From gloating to tears, Americans confront Trump’s COVID illness amid mounting crises

President Trump wears a mask as he arrives at Walter Reed National Military Medical Center in Bethesda, Md.
President Trump arrives at Walter Reed National Military Medical Center in Bethesda, Md.
(Associated Press)

The news broke late at night, and by Friday morning a nation confronting a pandemic, economic crisis, racial divisions and plummeting stature in the world awoke to another trauma: The president, who had long scoffed at a disease that has killed over 200,000 Americans, had contracted COVID-19.

It was startling. But it fit the surreal narrative of this conflicted country. Some wept; others gloated. A helicopter lifted the president from the White House to a hospital. Another blow — as quick and brash as a tweet — had landed in the midst of an upcoming election thrown into turmoil like so much else in this numbing, baffling, maddening year.

In health and in sickness, Trump has laid bare our divisions.

Leslie Sublett in downtown Atlanta.
“I’ve had it up to here,” said Leslie Sublett, 50, a property appraiser who works in Atlanta. “I feel like everything he says and does is a lie,” she said of Trump. “There’s nowhere he won’t go.”
(Jenny Jarvie / Los Angeles Times)

In Atlanta, property appraiser Leslie Sublett cried as she discussed his diagnosis with co-workers, suspicious that it was a lie to minimize the pandemic and to manipulate the battle around the election and the U.S. Supreme Court.

Sublett, a 50-year-old Democrat, could not shake the feeling that the United States was collapsing.

“I’ve had it up to here,” she said, raising her hand above her head. “If we can’t depend on the basic tenets of our democracy, we’re Rome in the end stages. We will cease to be. Gosh, it sounds so dark and terrible, but that’s what I’m crying over.”

In Lake Charles, La., Republican Kevin Lavergne was anxious too — not about the pandemic, which he still believes is exaggerated, but about election security, the U.S. Postal Service and the economy, especially since Hurricane Laura devastated his town in August.

“People are losing their lives, committing suicide because of the stress,” said Lavergne, 48, a construction worker who’s been unemployed since the pandemic effectively shut down the local economy. “If we don’t have it up and running and people making money, how are we going to survive?”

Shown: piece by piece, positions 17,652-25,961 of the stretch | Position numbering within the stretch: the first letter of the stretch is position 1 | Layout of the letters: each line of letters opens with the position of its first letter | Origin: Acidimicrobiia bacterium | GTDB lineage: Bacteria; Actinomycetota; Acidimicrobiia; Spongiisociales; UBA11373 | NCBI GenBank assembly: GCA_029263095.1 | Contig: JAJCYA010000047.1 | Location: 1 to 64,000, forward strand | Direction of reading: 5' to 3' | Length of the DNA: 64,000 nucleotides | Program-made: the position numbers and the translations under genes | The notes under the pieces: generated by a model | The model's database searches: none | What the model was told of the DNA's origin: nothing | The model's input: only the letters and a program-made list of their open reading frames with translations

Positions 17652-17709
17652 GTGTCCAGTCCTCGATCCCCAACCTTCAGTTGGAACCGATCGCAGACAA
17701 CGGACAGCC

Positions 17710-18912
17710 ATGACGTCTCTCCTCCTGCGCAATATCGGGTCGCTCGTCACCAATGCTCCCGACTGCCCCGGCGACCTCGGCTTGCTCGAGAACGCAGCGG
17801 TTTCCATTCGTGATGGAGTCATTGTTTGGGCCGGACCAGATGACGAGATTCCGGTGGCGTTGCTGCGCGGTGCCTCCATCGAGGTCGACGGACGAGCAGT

The president’s diagnosis came as the coronavirus continued its relentless spread, as did protests over police brutality and complaints of voter suppression and election fraud. Americans across the political spectrum were unnerved and grappling with more upheavals than they have since marches over civil rights and the Vietnam War decades ago.


“We used to call the 1960s tumultuous. The ’20s are looking to be a nation unspooling. We’re losing the threads of our democracy, busting apart,” said professor Douglas Brinkley, a presidential historian at Rice University. “It’s been probably the hardest American year since 1968. It’s been one day of bad news after another.”

Concern about whether free and fair elections are possible is particularly acute, he said, especially after the first debate between Trump and Joe Biden this week devolved into “a grotesque carnival.”

“As a country, we’ve had hard times before,” Brinkley said, but now America feels divided along party lines as they wage a “neo-civil war.”

“Everybody is spinning and there’s a kind of depression and our traditional optimism is gone,” he said.

For some, Trump’s positive coronavirus test brought schadenfreude and a sharp sense of irony, because they believed he lacked empathy as the virus raged around the world.

Wendy Harris-Gardner squealed when she woke up and turned on her TV on Friday morning to news of the president’s diagnosis, startling her husband sleeping next to her.


“It’s karma,” she said.

Wendy Harris-Gardner of Riverdale, Ga.
Wendy Harris-Gardner, 63, a legal assistant who lives in Riverdale, Ga., is not particularly worried that the news of Trump’s illness would destabilize the country or upend the election. “It’s karma,” she said.
(Jenny Jarvie / Los Angeles Times)

Harris-Gardner, 63, a legal assistant in Riverdale, Ga., said the pandemic had taken a toll on her. Her son and a friend’s daughter were infected. Her workweek was reduced to two to three days until July. Many of her colleagues were still working remotely.